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Kobold

Jiggy's page

RPG Superstar 2015 Top 32, RPG Superstar 2012 Top 32. RPG Superstar 6 Season Marathon Voter, 7 Season Dedicated Voter, 8 Season Dedicated Voter. FullStarFullStar Pathfinder Society GM. 20,198 posts (24,048 including aliases). 17 reviews. 4 lists. 1 wishlist. 13 Pathfinder Society characters. 35 aliases.


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Nope, never done this.

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If memory serves, I believe the colors of MtG were very intentionally supposed to not map to good or evil, with any color capable of producing heroes and villains.

White is about order and community. At its best, it protects its own and provides security and reliability to its populations. At its worst, it's an oppressive bureaucracy that stifles individual freedoms.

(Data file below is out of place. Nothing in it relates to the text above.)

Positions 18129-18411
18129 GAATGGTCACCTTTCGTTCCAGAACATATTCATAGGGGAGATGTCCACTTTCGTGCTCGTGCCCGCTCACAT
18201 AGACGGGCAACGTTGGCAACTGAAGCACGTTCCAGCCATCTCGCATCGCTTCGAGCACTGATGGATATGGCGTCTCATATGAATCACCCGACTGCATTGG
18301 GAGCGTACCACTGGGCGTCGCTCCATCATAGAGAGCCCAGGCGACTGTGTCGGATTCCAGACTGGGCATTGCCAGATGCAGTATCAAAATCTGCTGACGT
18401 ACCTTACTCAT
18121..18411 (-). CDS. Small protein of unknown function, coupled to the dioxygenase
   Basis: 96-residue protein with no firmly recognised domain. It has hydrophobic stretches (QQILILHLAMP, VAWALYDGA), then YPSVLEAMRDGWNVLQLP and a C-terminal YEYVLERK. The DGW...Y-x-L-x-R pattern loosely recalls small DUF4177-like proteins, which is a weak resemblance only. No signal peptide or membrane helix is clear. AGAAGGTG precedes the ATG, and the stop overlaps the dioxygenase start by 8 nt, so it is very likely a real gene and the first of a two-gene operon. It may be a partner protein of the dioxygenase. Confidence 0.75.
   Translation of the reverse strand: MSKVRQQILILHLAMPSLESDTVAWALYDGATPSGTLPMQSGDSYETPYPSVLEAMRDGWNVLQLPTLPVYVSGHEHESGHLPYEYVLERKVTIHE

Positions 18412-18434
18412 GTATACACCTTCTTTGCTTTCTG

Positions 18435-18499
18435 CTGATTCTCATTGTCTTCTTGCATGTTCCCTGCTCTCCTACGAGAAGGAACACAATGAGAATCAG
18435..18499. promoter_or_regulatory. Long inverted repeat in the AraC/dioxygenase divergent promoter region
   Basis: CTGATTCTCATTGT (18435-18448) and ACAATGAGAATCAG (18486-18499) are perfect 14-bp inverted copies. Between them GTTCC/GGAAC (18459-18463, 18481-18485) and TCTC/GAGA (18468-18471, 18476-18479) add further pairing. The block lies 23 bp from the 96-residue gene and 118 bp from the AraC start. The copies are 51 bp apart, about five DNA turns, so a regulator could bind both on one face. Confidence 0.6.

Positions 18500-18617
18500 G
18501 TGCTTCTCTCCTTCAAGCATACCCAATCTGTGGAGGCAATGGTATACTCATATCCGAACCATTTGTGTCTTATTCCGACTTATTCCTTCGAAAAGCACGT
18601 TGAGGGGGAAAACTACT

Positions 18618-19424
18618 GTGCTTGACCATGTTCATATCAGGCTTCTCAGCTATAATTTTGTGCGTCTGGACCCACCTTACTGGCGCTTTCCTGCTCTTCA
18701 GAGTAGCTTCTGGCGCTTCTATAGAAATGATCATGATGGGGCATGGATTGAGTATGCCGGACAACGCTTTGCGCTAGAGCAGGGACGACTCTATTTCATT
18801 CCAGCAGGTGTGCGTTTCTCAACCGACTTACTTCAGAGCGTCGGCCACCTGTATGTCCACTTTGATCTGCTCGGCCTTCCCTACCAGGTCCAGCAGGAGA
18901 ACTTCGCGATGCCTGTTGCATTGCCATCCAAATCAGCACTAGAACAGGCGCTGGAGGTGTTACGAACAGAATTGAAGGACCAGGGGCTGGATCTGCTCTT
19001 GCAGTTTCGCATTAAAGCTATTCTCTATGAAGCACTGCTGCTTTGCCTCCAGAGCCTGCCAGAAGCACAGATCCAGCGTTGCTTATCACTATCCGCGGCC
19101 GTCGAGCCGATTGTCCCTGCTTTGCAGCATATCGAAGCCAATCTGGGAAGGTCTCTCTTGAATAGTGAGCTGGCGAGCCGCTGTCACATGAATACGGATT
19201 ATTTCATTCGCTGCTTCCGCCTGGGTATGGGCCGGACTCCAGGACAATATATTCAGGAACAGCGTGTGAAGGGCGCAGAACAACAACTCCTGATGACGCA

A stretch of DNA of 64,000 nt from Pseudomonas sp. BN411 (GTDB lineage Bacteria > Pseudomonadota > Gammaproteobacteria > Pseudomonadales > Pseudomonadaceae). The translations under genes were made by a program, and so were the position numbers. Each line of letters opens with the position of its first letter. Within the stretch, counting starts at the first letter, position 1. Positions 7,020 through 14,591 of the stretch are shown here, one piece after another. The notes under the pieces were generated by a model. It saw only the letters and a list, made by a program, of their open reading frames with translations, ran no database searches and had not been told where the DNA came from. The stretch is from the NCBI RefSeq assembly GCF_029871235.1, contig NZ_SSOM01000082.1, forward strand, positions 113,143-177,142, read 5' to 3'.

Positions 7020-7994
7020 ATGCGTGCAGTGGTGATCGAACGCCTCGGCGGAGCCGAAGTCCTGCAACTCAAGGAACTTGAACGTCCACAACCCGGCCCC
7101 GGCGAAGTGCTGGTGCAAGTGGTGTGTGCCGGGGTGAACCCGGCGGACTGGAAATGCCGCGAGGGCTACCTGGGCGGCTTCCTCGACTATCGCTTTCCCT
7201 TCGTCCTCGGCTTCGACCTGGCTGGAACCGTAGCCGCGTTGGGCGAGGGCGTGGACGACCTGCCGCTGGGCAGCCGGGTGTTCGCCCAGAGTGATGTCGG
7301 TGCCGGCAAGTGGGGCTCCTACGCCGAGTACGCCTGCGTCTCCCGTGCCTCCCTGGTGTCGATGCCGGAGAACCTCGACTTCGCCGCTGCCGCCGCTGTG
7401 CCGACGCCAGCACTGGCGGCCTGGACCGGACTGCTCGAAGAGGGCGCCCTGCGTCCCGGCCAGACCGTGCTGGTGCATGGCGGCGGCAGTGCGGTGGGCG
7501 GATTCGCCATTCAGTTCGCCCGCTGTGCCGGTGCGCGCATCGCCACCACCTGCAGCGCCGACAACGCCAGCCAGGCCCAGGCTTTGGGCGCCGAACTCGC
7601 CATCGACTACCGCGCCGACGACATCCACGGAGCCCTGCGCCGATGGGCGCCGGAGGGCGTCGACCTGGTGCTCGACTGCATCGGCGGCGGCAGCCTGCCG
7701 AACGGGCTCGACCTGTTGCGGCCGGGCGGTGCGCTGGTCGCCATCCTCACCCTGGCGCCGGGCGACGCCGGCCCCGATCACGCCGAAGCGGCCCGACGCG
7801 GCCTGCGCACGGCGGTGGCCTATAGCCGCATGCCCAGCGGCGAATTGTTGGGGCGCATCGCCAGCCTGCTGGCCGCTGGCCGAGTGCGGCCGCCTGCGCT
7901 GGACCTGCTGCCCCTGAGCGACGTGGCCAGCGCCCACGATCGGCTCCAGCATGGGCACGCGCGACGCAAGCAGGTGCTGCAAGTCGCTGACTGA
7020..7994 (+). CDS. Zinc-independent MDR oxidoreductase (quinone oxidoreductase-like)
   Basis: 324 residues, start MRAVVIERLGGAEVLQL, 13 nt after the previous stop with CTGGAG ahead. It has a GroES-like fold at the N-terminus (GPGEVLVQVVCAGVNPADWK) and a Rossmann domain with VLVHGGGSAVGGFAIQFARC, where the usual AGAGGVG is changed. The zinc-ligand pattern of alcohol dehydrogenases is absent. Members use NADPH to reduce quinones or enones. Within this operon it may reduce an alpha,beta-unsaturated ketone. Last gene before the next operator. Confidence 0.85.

Blue is about knowledge, precision, and control. At its best, it provides the tools to understand the world and keeps the chaos of life from getting out of hand and hurting people. At its worst, it pursues dangerous secrets at high cost and manipulates others into serving its own interests.

Black is about ambition and personal advancement without the fetters of pointless taboos. At its best, it's getting the job done and taking care of business. At its worst, it's making dangerous deals and using paths that are taboo for a good reason.

Red is about impulse, free expression, and passion. At its best, it's swift and decisive and energetic. At its worst, it's reckless, short-sighted (often sacrificing long-term resources for more immediate gains) and destructive.

Green is about nature, harmony, and life. At its best, it nurtures and heals and provides bounty and strength where needed. At its worst, it's wild and dangerous, trampling whoever is weaker in the name of the natural order.

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Trent formaldehime wrote:
Play pathfinder

*clatter*

Hm, that sounded like a 13 to me; what do the rest of you think?